# Running Python code¶

## Interactively (demo)¶

To run Python code interactively, one can use the standard Python prompt, which can be launched by typing python in your standard shell:

$python Python 3.4.1 (default, May 21 2014, 21:17:51) [GCC 4.2.1 Compatible Apple Clang 4.1 ((tags/Apple/clang-421.11.66))] on darwin Type "help", "copyright", "credits" or "license" for more information. >>>  The >>> indicates that Python is ready to accept commands. If you type a = 1 then press enter, this will assign the value 1 to a. If you then type a you will see the value of a (this is equivalent to print a): >>> a = 1 >>> a 1  The Python shell can execute any Python code, even multi-line statements, though it is often more convenient to use Python non-interactively for such cases. The default Python shell is limited, and in practice, you will want instead to use the IPython (or interactive Python) shell. This is an add-on package that adds many features to the default Python shell, including the ability to edit and navigate the history of previous commands, as well as the ability to tab-complete variable and function names. To start up IPython, type: $ ipython
Python 3.4.1 (default, May 21 2014, 21:17:51)
Type "copyright", "credits" or "license" for more information.

IPython 2.1.0 -- An enhanced Interactive Python.
?         -> Introduction and overview of IPython's features.
%quickref -> Quick reference.
help      -> Python's own help system.
object?   -> Details about 'object', use 'object??' for extra details.

In [1]:



The first time you start up IPython, it will display a message which you can skip over by pressing ENTER. The >>> symbols are now replaced by In [x], and output, when present, is prepended with Out [x]. If we now type the same commands as before, we get:

In [1]: a = 1

In [2]: a
Out[2]: 1



If you now type the up arrow twice, you will get back to a = 1.

## Running scripts (demo)¶

While the interactive Python mode is very useful to exploring and trying out code, you will eventually want to write a script to record and reproduce what you did, or to do things that are too complex to type in interactively (defining functions, classes, etc.). To write a Python script, just use your favorite code editor to put the code in a file with a .py extension. For example, we can create a file called test.py containing:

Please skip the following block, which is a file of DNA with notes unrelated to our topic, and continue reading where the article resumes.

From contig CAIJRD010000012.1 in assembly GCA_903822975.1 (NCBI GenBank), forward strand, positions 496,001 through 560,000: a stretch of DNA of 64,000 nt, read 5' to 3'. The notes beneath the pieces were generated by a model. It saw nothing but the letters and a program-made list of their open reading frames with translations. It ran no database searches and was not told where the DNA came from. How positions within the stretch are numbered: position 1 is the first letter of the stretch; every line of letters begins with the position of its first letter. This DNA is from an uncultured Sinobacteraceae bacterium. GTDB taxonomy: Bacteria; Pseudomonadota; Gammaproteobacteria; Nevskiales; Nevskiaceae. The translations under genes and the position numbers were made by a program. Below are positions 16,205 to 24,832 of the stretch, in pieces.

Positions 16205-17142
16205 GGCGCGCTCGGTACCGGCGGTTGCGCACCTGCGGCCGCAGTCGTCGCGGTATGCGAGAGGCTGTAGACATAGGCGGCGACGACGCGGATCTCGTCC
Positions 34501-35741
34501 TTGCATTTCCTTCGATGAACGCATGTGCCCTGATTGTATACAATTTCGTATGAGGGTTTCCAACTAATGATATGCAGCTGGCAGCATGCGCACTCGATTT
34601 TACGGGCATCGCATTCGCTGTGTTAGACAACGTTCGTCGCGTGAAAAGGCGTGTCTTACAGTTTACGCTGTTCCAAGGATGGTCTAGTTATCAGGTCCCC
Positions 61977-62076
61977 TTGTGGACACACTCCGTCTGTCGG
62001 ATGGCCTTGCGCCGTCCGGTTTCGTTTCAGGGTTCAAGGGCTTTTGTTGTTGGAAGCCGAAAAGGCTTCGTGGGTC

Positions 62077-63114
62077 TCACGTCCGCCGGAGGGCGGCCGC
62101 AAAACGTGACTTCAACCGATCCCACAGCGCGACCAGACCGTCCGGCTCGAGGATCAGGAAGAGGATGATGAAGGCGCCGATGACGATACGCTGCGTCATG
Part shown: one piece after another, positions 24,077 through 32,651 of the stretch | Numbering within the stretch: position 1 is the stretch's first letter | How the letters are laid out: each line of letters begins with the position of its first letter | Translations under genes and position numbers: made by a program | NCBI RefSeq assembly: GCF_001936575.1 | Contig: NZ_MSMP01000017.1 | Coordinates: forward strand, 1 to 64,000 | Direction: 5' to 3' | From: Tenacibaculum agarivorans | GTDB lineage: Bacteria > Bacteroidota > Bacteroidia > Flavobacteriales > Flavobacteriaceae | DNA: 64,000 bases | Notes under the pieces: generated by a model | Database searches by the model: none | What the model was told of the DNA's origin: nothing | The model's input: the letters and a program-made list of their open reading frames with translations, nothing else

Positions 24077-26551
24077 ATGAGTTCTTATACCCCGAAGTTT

a = 1
print(a)



On Linux computers you can use for example the emacs editor which you can open by typing:

emacs &



(ignore the warnings that it prints to the terminal).

We can then run the script on the command-line with:

$python test.py 1  Note: The print statement is necessary, because typing a on its own will only print out the value in interactive mode. In scripts, the printing has to be explicitly requested with the print command. To print multiple variables, just separate them with a comma after the print command: print(a, 1.5, "spam") ## Combining interactive and non-interactive use (demo)¶ It can sometimes be useful to run a script to set things up, and to continue in interactive mode. This can be done using the %run IPython command to run the script, which then gets executed. The IPython session then has access to the last state of the variables from the script: $ ipython
Python 3.4.1 (default, May 21 2014, 21:17:51)
Type "copyright", "credits" or "license" for more information.

IPython 2.1.0 -- An enhanced Interactive Python.
?         -> Introduction and overview of IPython's features.
%quickref -> Quick reference.
help      -> Python's own help system.
object?   -> Details about 'object', use 'object??' for extra details.

In [1]: %run test.py
1

In [2]: a + 1
Out[2]: 2